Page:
# Figure 1 shows the results of a laboratory experiment. A current of...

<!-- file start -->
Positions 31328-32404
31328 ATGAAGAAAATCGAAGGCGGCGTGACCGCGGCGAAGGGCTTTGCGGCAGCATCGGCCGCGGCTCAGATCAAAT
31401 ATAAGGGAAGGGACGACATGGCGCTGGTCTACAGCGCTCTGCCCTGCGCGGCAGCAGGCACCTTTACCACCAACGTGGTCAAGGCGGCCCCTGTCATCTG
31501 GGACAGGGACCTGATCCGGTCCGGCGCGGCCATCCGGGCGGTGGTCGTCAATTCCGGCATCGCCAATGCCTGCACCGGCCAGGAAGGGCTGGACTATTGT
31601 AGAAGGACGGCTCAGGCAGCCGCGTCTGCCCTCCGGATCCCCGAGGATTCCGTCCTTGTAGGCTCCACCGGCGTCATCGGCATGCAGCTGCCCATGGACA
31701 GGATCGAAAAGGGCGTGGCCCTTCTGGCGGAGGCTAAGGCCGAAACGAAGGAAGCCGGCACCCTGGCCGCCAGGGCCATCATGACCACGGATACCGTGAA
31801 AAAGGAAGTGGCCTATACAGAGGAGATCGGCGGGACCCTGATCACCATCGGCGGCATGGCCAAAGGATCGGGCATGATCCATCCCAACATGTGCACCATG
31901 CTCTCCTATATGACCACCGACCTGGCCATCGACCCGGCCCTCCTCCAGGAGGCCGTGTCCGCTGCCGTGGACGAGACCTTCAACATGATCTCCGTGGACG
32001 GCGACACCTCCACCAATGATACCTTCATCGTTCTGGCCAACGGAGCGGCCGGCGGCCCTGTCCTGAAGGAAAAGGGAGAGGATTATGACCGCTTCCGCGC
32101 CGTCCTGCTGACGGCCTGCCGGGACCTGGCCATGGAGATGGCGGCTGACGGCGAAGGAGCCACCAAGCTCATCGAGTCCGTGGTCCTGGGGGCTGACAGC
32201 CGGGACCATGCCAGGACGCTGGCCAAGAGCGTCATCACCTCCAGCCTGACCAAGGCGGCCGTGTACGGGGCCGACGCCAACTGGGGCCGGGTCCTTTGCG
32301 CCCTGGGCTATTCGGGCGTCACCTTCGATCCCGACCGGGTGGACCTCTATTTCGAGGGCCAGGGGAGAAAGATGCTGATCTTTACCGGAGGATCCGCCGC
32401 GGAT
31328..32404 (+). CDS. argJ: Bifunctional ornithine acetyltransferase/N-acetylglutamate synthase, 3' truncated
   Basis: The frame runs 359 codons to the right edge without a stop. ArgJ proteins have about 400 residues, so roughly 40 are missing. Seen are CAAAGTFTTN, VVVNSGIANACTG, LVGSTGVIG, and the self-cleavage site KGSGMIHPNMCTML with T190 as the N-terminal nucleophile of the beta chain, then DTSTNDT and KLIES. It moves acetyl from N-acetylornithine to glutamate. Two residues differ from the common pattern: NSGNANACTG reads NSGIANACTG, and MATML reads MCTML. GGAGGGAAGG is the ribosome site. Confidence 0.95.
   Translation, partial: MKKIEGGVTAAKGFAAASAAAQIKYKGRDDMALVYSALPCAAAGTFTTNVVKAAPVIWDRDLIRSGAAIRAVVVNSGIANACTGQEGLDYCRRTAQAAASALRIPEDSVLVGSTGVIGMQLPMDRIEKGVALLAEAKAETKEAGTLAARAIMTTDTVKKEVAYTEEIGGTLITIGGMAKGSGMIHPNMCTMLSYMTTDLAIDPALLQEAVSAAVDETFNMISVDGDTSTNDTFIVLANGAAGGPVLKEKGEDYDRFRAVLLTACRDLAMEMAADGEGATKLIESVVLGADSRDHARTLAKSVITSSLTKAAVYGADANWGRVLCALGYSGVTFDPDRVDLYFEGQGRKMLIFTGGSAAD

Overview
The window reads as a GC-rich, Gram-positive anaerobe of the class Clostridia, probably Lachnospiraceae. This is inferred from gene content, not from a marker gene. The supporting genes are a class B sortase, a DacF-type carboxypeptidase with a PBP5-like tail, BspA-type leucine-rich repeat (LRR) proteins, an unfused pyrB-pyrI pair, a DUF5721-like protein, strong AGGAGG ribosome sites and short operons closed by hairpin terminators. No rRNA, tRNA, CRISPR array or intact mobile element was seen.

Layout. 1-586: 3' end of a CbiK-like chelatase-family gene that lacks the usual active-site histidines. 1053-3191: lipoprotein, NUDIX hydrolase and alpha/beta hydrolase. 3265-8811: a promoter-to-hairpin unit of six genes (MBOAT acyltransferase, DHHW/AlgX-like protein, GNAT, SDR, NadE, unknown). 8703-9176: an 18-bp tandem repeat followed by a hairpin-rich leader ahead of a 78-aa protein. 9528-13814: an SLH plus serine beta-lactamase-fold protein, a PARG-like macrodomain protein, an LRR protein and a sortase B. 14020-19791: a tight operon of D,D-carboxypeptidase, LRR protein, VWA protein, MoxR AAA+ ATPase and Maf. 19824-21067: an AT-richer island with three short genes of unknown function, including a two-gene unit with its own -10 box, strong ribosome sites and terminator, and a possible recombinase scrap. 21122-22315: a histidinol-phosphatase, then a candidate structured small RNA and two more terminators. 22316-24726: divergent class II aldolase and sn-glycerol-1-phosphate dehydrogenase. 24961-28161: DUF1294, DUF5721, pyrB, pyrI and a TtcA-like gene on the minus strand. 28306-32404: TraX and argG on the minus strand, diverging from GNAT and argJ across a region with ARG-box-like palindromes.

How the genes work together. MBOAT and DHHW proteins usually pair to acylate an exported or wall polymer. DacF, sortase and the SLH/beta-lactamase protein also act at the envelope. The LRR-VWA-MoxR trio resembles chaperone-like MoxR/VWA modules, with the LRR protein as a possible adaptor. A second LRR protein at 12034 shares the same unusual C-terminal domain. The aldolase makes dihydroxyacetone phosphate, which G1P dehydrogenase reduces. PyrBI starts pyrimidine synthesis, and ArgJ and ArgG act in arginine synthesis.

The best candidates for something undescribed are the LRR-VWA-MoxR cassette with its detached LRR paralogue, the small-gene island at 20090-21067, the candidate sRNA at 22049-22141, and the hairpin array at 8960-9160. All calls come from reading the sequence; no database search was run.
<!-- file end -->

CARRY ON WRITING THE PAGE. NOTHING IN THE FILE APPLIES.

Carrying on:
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Figure 1 shows the results of a laboratory experiment. A current of 110A was applied to a Copper cylindrical conductor during 30 minutes. The points represent the temperature rise measurements; the continuous line represents a mathematical approximation found by the students who did the test using the first order model described in class. The ambient temperature was approximately kept at an average of 25 C. a. Estimate the equilibrium temperature rise. (2p) b. Estimate the time constant (2p) c. Write an expression for the estimated curve (theta as a function of time) using the numerical results obtained in parts a and b. (2p) d. The wire diameter is 4.5 mm, approximately. Estimate a value for the equivalent convection factor, h in W/(m2-K). (2p) e. Your task is to predict the theta vs t curve using the same and laboratory set-up but with a current of 85 amps. Write an equation like the one you wrote in Part C for the new conductor assuming that h has the same value determined in Part d. Plot the estimate theta as a function of time. (2p) Note: You do NOT have to use MATLAB to do Part e. You can do it with your calculator and plot the curve on a linear-scaled plot paper, or EXCEL, or any other method you have. 120 100 80 60 40 20 500 1000 1500 2000 2500 3000 3500 Time in seconds Figure 1: Results of a wire heating experiment (notice the temperature reaches burning levels) a) A metallic wire of certain secret new alloy is known to have a coefficient alpha a=0.0038K1 at 20°C. The density and specific heat of the metal are unknown. The wire has circular section with an unknown diameter and is used to build a cable with a rated temperature of 65°C and a damage temperature of 150°C. The damage 14t = Kd was found experimentally using no initial current and an ambient temperature of 25°C. The result was: Kd = 2.5.106 amp².s Find Kd using the rated temperature as initial value. b) Find Kd for a wire with the same characteristics as the wire in a) but with a diameter 1.5 times the size of the wire used in part a. (Use the same initial temperature value used to find the value of Kd given above.) c) Plot the three damage curves using a log-log scale, indicating which curve corresponds to each case. a. Determine the HV-side fuses needed to protect a transformer bank with a total three-phase capacity of 3x333kVA, 13800-480 V in connection YnynO. Show and explain step by step the procedure you employ to solve this question. Choose between the type K and type T fuse curves given in class. Assume the transformer has a damage curve as the one given in class. [3p] b. Plot both, the fuse curves and the transformer damage curve on the same log-log graphic. Use the log-log curve posted in the class web page. You do NOT need to use MATLAB to do this problem. You can do it with your calculator and plotting the curve with pencil on the given log- log sheet. It is your choice. The current must be referred to HV side of the transformer bank. [3p] Note: assume the inrush can be represented by a point in the t vs I plot with I = 12 x transformer rated current t = 0.1 second 1000 1000 700 700 500 500 300 300 200 200 Refing Reting a - 100 100 70 70 50 50 30 30 20 20 10 10 97 7 8 5 = 33 3 N° 2 I - 7 7 .5 5 , 3 2 .2 , J .07 .07 .06 05 03 .03 .02 02 or or .5 T I 2 3 5 7 10 20 30 50 70 80 .5 7 - 2 3 5 7 10 20 30 50 70 8 \$00 500 700 (e) CURRENT IN AMPERES (b) CURRENT IN AMPERES Fig. 41-Time-current characteristic curves for Type K (Fast) universal fuse links. No arcing time is included. (b) Total-clearing curves. These curves show the time (a) Melting curves. These curves show the minimum time required to melt the fusible required for any given current to melt the fuse link and clear the circuit. element, starting from an ambient temperature of 25C with no previous loading. 1000 1000 700 700 500 500 300 300 200 200 Reting Reting ane eng 100 100 70 70 50 50 30 30 20 20 o 10 7 7 5 5 is *3 2 N° F I I , , 5 ,5 3 , 2 2 1 J 07 .07 os .05 03 03 02 . a DI DE 5 7 I 2 , 5 7 o 20 30 50 70 80 , , - 2 3 5 7 o 20 30 50 70 8 CURRENT IN AMPERES CURRENT IN AMPERES (a) Melting Curves (b) Total Clearing Curves Fig. 42-Time-current characteristic curves for Type T (Slow) universal fuse links. No arcing time is included. (b) Total-clearing curves. These curves show the time re- (a) Melting curves. These curves show the minimum time required to melt the fusible quired for any given current to melt the fuse link and clear the circuit. element, storting from on ambient temperature of 25C with no previous looding. TIME va CURRENT CURVE 1000.00 100.00 10.00 1.00 0.10 0.01 1 10 100 1000 10000 Current (Amps x ) e Volts

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